Queensland is the third most populous and the second largest state in Australia. It is a geographically diverse state, which includes plateaus, low highlands, tropical islands, and dry deserts. Additionally, the Great Dividing Range, which is a large mountain range, extends across the state, running parallel to the South Pacific Ocean. There are four primary categories of rivers in Queensland: rivers that originate from the eastern slopes of the mountain range and flow east; coastal rivers that flow towards the Gulf of Carpentaria; rivers that flow southwest to form the Murray-Darling basin; and rivers that rise in the west and flow southwest, draining into the Lake Eyre basin. Cooper Creek is the longest river in Queensland followed by the Warrego River, Paroo River, and Flinders River, the longest river entirely within the state.
The Four Longest Rivers in Queensland
Cooper Creek is the longest river in Queensland, and the second longest inland river in Australia, after the Murray-Darling river system. It is also sometimes referred to as the Barcoo River, in reference to its chief tributary. The river has a length of approximately 1,300 km (810 mi), starting at the confluence of the Barcoo and Thompson rivers, and flowing to its mouth in Lake Eyre. Much of the river's water is absorbed into the ground or evaporates, and therefore the river only completes its full course during the wet season.
The Warrego River, which has a length of 1,380 km (860 mi), is a seasonal or intermittent river in southwest Queensland. It is a tributary of the Darling River and forms part of the Darling catchment in the Murray–Darling Basin. The river's course begins at the Carnarvon Range in Queensland and ends at the Darling River. The Warrego River has 37 tributaries including the Langlo and Nive rivers. The river has been damned in several areas to provide water for household and industrial use.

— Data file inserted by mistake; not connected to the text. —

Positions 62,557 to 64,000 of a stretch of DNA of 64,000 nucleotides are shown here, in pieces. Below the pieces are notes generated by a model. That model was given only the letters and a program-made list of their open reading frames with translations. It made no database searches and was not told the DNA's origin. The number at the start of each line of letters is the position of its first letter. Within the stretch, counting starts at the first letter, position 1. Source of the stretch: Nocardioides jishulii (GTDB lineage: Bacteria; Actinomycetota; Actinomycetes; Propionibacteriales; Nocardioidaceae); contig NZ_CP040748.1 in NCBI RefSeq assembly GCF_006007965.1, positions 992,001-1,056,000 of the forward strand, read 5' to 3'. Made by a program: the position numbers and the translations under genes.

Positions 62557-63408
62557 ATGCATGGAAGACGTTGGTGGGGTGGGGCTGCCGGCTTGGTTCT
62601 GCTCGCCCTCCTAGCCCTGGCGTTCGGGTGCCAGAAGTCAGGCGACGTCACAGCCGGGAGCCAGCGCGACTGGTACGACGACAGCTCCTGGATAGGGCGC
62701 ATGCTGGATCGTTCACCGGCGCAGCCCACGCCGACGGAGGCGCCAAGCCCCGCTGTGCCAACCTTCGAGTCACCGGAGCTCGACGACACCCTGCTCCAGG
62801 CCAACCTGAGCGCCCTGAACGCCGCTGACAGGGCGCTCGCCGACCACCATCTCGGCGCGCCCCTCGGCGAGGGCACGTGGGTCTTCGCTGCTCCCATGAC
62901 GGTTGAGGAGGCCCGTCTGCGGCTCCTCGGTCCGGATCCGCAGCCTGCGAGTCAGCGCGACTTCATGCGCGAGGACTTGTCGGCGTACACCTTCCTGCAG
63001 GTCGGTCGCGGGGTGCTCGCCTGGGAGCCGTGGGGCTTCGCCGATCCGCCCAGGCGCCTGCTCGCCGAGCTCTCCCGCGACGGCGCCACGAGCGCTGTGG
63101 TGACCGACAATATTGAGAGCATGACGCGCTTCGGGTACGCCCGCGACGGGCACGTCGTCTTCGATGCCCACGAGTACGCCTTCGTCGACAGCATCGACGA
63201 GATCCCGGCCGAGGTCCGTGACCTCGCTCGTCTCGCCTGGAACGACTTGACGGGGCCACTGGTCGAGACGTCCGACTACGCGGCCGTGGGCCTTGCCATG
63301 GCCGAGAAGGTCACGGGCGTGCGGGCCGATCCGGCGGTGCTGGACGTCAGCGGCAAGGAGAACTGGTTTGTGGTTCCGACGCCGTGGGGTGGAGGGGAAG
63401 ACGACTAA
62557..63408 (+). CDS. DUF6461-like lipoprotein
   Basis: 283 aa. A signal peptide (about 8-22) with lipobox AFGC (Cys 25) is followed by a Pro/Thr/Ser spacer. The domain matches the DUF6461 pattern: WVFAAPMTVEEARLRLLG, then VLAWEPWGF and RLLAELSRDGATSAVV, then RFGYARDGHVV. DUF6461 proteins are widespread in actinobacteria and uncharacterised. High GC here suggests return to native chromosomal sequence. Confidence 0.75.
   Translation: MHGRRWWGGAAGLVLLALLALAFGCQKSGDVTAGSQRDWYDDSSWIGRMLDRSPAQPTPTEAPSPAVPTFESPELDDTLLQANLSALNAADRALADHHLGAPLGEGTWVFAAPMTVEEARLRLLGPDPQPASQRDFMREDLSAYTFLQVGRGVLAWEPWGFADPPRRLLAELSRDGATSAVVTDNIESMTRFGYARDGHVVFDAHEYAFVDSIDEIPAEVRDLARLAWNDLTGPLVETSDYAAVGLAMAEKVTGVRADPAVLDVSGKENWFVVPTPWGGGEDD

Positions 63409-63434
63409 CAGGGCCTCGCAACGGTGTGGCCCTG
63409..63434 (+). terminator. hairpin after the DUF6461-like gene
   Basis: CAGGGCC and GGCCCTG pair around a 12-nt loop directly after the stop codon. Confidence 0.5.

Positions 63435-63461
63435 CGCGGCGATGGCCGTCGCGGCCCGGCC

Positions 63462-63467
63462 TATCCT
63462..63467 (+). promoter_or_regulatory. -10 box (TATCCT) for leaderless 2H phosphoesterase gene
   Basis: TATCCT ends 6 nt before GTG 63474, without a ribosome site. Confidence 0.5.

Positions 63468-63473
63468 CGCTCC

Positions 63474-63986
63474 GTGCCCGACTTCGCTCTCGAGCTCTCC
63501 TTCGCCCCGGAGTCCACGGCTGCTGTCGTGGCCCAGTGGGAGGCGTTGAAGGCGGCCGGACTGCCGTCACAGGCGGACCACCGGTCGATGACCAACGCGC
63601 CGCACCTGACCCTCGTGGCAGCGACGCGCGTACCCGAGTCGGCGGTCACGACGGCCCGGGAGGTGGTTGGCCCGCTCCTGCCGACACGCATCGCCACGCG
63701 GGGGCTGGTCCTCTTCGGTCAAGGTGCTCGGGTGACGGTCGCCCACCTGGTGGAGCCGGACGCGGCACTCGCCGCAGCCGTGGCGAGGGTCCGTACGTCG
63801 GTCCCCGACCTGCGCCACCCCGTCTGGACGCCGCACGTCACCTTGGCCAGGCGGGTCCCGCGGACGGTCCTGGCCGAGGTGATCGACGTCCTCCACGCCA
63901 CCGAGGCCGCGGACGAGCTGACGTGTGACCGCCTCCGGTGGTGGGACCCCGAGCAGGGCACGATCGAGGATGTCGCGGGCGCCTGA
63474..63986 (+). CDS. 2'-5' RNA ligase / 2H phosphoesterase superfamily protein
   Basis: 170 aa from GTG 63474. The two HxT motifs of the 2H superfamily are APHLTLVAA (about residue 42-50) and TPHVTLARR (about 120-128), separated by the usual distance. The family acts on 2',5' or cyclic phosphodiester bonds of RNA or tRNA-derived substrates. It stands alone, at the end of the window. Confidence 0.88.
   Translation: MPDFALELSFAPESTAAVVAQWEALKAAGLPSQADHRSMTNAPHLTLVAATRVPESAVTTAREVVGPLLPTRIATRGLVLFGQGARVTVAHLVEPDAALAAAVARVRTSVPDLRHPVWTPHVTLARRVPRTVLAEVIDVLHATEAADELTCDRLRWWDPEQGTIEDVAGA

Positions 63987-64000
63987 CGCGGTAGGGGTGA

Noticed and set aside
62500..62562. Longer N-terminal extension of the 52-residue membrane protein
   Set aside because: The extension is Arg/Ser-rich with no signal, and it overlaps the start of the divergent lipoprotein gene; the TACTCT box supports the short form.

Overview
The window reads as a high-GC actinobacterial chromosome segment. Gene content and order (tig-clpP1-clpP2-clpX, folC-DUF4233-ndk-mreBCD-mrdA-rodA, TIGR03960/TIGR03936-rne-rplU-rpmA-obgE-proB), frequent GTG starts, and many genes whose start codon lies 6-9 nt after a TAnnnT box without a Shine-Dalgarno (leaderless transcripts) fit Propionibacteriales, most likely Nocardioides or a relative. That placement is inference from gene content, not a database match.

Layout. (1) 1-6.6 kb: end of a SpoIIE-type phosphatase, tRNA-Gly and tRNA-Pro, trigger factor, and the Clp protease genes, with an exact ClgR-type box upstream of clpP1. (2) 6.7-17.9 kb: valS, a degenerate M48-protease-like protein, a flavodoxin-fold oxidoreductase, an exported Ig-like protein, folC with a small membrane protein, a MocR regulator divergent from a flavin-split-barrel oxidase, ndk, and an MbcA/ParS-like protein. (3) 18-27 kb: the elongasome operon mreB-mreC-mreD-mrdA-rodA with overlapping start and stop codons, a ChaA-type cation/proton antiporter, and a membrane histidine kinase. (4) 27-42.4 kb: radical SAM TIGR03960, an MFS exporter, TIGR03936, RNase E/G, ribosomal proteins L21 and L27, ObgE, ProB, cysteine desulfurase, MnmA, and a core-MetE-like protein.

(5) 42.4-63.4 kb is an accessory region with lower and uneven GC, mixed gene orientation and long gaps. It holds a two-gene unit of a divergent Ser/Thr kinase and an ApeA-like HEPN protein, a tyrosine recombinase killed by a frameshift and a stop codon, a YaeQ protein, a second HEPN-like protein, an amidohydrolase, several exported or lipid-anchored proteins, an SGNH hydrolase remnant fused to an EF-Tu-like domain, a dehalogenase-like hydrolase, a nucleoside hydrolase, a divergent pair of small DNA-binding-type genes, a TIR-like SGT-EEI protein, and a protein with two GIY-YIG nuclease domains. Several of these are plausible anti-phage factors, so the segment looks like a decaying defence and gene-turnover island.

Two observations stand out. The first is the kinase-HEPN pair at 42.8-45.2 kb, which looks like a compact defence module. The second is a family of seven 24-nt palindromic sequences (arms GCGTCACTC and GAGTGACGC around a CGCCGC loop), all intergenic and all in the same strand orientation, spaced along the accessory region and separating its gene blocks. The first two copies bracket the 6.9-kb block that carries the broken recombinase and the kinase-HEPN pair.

The Paroo River consists of a chain of waterholes that connect during wet weather to form a running stream within the Murray–Darling basin in southwest Queensland. The river rises in Mariala National Park in New South Wales and flows south before spreading into the floodplains. In most cases, the river terminates at the floodplains and only reaches the Darling River during the wet season. The length of the river varies depending on the season, but its longest course is 1,210 km (750 mi).
The Flinders River flows for 624 miles, from its source at the Burra Range, which is part of the Great Dividing Range, to its mouth at the Gulf of Carpentaria. While not the longest river that flows through Queensland, it is the longest river located entirely within the state. The river is fed by thirty-six tributaries, including the Corella, Saxby, and Cloncurry rivers. Dams along the Corella and Flinders rivers provide water for thousands of households.
Water Issues in Queensland
Despite its many rivers, Queensland experiences recurrent water shortages, especially in urban areas. These shortages are attributed to hot, dry summers that increase the rate of evaporation. Additionally, most of the state's rivers are seasonal in nature. The construction of dams provides a short term solution, but also leads to a loss of water through evaporation. Although pollution has not yet reached a critical point in Australia, there is a significant rise in the level of toxic waste being dumped into its rivers.